A recent United Nations report on the private business sector shows that the majority of companies are not doing enough to help bring about the UN’s 2030 Agenda for Sustainable Development Goals (SDGs).
The progress on bringing about a sustainable future for people and the planet is patchy, the report said, which was released by the UN Global Compact.
Remi Erikson, who led the team that drafted the report, said “The scale and pace of change, to date, to deliver SDGs has not been big enough or fast enough.”
The findings also show that just 39 percent of companies surveyed believe they have targets that are sufficiently ambitious to meet the SDGs by 2030, reports UN News.
Erikson stated that “Only 46 percent of businesses surveyed are embedding the SDGs in their core business.”
“Less than a third of businesses believe their industry is moving fast enough to deliver the SDGs by 2030,” he added.
Erikson went on revealing the findings that “Incremental change by individual companies will not deliver the business contribution needed to reach the SDGs.”
“Companies and the systems they are part of are moving broadly in the same direction, but not in a concerted effort,” said Erikson adding that achieving the needed change requires a ramping up of ambition among all companies.
Only policy making not enough
Although 93 percent of participants have embedded the Global Compact Ten Principles (on human rights, labour, environment and anti-corruption) into their policies, not enough is being done to put them into practice.
The research team leader Erikson said “Policy is not enough to drive change, and we see a marked gap between having policies in place and implementing measures to act on the Principles”.
Until the majority of companies recognize the importance of sustainable development, they are not doing enough to significantly reduce their negative impact on the environment, Erikson added.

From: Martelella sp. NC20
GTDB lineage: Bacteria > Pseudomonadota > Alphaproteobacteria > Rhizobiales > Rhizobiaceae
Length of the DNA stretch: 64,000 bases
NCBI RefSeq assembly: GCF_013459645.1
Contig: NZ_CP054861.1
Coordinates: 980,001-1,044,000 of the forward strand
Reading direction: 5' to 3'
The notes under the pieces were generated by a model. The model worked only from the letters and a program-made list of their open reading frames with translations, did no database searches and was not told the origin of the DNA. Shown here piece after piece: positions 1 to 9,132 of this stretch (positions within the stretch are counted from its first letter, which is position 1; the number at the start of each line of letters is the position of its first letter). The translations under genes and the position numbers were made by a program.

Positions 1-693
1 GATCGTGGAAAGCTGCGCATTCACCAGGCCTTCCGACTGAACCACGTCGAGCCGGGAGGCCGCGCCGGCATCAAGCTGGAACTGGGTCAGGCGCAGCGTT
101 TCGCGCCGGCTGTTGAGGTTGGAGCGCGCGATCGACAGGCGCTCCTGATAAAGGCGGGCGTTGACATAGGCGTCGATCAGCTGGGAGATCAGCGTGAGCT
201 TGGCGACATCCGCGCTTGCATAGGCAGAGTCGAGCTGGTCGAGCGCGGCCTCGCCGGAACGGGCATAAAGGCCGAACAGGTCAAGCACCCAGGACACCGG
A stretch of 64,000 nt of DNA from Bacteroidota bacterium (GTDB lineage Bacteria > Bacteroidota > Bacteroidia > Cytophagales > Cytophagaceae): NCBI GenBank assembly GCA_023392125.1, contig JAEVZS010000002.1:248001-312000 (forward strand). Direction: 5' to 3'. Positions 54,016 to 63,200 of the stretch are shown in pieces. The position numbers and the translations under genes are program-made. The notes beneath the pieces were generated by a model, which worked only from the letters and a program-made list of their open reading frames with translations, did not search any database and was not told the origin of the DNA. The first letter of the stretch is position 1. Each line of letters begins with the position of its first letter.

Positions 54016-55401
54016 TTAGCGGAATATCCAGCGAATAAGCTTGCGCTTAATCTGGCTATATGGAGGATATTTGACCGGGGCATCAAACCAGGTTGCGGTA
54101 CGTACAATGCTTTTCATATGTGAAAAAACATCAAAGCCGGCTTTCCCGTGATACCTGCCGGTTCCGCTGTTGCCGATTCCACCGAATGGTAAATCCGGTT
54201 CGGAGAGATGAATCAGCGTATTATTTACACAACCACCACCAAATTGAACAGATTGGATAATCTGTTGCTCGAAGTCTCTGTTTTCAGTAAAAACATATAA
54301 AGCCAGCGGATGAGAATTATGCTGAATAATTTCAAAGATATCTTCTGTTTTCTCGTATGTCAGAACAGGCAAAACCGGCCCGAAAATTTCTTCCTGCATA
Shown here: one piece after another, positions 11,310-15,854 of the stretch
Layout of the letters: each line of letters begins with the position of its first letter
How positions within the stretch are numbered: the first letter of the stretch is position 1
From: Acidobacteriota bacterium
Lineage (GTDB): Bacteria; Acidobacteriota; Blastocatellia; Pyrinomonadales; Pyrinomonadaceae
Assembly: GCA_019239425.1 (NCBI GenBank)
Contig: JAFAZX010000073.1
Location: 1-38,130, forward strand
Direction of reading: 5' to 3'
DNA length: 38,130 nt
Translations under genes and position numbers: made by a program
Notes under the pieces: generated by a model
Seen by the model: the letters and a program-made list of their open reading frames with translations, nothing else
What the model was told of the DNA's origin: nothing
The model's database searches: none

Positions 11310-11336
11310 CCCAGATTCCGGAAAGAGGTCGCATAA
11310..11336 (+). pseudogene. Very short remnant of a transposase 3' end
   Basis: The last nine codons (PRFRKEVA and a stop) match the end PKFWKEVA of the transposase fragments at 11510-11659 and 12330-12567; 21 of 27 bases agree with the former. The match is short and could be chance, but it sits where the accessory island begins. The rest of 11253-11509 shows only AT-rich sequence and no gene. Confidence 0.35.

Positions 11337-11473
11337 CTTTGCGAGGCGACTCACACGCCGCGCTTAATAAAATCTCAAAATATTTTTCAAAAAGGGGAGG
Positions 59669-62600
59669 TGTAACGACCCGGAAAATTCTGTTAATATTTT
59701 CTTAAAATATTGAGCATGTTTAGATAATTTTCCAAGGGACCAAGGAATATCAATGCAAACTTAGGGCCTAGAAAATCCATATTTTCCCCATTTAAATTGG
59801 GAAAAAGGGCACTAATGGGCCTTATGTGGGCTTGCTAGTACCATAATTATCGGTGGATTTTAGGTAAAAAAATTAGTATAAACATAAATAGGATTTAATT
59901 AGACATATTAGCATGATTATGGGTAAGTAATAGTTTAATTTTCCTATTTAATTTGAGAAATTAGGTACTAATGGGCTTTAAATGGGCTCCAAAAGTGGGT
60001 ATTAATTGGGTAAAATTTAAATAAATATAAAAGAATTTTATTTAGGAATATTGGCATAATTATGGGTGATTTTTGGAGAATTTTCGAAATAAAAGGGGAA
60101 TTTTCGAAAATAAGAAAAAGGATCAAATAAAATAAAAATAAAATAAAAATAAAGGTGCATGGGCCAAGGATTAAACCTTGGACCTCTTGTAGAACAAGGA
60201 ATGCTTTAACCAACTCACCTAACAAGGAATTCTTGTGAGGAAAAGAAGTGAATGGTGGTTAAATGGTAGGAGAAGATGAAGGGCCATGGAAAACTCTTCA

The science-based targets are considered by many sustainable development professionals as an important indicator of a company’s willingness to reduce its carbon footprint and negative environmental impact.
The report also reveals that, when around a third of companies surveyed are developing a science-based carbon reduction target, only 15 percent have set one.
Yet there are reasons to be hopeful
“I’m slightly more optimistic about the future now than I was two months ago as I have seen how businesses used their experience, creativity and determination to find ways to serve their customers and create new solutions to operate in an unprecedented environment,” Erikson said.
The protest events from school children, about the lack of actions on the climate have rocked the world and most recently economic meltdown has been caused by the pandemic.
“Now they underline that the SGDs are not just ideals to aspire to, but fundamentals in creating a just society, with equal opportunity for all on a planet that is habitable,” said Erikson.
Responding to the report, Lise Kingo, the former head of the UN Global Compact, emphasized the importance of a step-change in action.
“The change we need to see in the Decade of Action will not happen through incremental improvements and adjustments to ‘business-as-usual,’ Kingo said.
He stated that “Now is the time for CEOs to speak up and ensure all companies fully integrate the Ten Principles and raise their SDGs ambition to meet the needs of society and the planet.”